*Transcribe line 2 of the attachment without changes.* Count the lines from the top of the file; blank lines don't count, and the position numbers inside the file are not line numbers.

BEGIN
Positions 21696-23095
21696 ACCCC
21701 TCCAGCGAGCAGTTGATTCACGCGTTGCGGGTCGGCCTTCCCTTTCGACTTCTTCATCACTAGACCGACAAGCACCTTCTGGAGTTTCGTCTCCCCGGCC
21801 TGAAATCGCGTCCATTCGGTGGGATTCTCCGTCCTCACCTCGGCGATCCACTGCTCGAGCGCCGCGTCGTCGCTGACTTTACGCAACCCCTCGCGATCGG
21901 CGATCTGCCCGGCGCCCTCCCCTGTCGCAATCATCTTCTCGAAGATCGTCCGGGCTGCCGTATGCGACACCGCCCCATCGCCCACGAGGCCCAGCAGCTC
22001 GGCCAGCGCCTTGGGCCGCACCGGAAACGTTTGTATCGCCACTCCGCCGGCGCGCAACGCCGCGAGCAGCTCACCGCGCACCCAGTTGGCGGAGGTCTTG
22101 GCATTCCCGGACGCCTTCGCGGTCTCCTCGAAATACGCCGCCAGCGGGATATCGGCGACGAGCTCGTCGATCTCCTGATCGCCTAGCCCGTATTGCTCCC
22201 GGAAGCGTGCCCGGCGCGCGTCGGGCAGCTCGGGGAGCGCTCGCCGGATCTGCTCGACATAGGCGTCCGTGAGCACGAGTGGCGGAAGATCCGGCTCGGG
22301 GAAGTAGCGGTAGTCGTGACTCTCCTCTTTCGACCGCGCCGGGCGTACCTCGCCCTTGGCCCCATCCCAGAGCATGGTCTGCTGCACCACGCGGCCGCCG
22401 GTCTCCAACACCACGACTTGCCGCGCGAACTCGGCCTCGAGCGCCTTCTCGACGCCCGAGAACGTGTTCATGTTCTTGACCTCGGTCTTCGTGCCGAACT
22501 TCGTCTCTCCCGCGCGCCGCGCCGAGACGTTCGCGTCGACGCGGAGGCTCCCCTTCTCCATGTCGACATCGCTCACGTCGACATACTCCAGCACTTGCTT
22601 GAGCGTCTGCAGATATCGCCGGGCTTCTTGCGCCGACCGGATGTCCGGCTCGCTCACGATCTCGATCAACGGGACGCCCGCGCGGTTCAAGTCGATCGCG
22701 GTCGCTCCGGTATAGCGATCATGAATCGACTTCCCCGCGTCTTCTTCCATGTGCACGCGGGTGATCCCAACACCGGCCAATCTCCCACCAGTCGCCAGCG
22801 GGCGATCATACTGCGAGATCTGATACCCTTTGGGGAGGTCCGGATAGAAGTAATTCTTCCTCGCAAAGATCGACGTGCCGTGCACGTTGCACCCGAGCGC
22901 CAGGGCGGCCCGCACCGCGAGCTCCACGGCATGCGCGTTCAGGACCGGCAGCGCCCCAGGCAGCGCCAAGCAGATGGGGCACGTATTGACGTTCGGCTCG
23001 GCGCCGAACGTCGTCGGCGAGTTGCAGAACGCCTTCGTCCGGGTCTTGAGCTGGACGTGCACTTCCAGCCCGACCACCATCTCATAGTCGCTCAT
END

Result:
21696 ACCCC